The annual release of more than 50 million non-native game birds into the countryside with no environmental assessment is to be reviewed by the government after campaigners announced they were to mount a legal challenge.
Campaigners Chris Packham, Mark Avery and Ruth Tingay, of the campaign group Wild Justice, argued that the massive and unregulated increase in the number of pheasants and red-legged partridges put into the British countryside for shooting each year – up from 4 million in the early 1970s – contravenes the EU habitats directive.
Under these laws, the impact of game birds on the biodiversity of protected areas must first be assessed. Pheasants and partridges can prey on native reptiles and amphibians, while recent scientific evidence has shown an association between game birds and higher numbers of foxes and avian predators such as crows, which in turn prey on rare species such as curlew.
The Department for Environment, Food and Rural Affairs (Defra) has confirmed there will be a review of the way game birds are released on or near protected areas such as special areas of conservation in England.
The review will not affect this year’s pheasant and partridge shooting season, which begins on 1 October, but Wild Justice claimed its second successive victory since it was established this year.
In the spring, the group’s challenge to the government’s system of general licences, which permits the shooting of “pest” species such as pigeons, prompted the authorities to hurriedly withdraw the general licence and issue new, more limited permissions to shoot certain species.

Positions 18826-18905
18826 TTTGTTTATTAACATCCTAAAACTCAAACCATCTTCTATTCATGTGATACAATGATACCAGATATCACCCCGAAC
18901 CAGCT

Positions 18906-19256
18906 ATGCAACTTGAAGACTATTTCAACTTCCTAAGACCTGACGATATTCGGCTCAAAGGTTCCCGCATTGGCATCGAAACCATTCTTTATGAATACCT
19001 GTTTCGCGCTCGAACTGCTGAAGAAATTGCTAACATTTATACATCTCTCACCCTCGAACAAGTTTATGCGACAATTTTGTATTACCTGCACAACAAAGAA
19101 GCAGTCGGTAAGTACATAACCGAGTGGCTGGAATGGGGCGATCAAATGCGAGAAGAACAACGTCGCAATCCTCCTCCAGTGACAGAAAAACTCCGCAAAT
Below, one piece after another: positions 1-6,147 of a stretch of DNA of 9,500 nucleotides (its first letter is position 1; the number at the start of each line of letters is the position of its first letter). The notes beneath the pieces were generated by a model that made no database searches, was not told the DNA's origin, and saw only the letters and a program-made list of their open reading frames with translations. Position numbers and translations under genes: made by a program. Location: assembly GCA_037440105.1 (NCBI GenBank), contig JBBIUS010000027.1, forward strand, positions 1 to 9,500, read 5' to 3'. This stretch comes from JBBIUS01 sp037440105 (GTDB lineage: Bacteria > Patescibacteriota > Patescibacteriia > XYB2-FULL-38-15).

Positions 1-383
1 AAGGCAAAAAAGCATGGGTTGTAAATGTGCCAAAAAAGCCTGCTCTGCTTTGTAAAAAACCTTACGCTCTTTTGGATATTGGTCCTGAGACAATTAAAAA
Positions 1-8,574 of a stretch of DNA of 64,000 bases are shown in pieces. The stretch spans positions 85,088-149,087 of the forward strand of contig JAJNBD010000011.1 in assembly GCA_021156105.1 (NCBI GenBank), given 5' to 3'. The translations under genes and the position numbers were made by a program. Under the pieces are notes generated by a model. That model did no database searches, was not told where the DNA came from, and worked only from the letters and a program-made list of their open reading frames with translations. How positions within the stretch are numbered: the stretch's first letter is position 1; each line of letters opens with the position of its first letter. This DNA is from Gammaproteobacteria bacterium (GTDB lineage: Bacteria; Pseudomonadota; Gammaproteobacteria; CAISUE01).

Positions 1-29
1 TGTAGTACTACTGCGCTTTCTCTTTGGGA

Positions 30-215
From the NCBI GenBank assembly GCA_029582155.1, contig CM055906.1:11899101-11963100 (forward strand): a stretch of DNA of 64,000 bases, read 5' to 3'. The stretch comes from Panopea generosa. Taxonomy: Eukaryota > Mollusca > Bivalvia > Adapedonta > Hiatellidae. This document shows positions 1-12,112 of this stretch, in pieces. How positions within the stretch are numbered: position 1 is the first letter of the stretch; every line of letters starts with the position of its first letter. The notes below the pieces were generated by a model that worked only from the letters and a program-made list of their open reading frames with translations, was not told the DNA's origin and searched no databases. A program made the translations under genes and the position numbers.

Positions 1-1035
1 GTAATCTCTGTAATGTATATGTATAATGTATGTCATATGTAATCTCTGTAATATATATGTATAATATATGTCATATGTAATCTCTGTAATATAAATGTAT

“What Defra have done shows that Wild Justice were right,” said Avery, who is also a blogger and researcher. “It’s an admission that Defra have been asleep on the job and numbers of non-native game birds released into the countryside have increased year-on-year, and it takes a bunch of part-time nature conservationists to say you should be looking at this.
“The half-dozen native white-tailed eagles recently released on the Isle of Wight required mountains of paperwork. To throw out a few thousand non-native pheasants requires no paperwork at all. In fact, to throw out 47 million pheasants requires no paperwork at all. You don’t have to be much of an ecologist to think that might be a bit wrong.”
Avery said an essential first step was for the authorities to ensure the shooting industry accurately counted the number of game birds being released, with latest estimates putting the annual release of captive-bred pheasants and red-legged partridges at 57 million. The government must also examine the cumulative effects of these populations on and close to protected areas to reveal how wider biodiversity is affected, he said.
Defra said it “accepted in principle the annual release of non-native game birds, specifically the common pheasant and red-legged partridge, can be considered a ‘plan or project’ requiring appropriate assessment within the meaning of the habitats directive”.
Andrew Gilruth, the director of communications at Game and Wildlife Conservation Trust, said: “It is already the case that you can only release game birds, on land listed by the EU, with permission from the government conservation agency Natural England.
“Ground-nesting birds may welcome this challenge because, unlike shooting, no such assessment is made of those walking dogs, running or mountain biking during the breeding season.”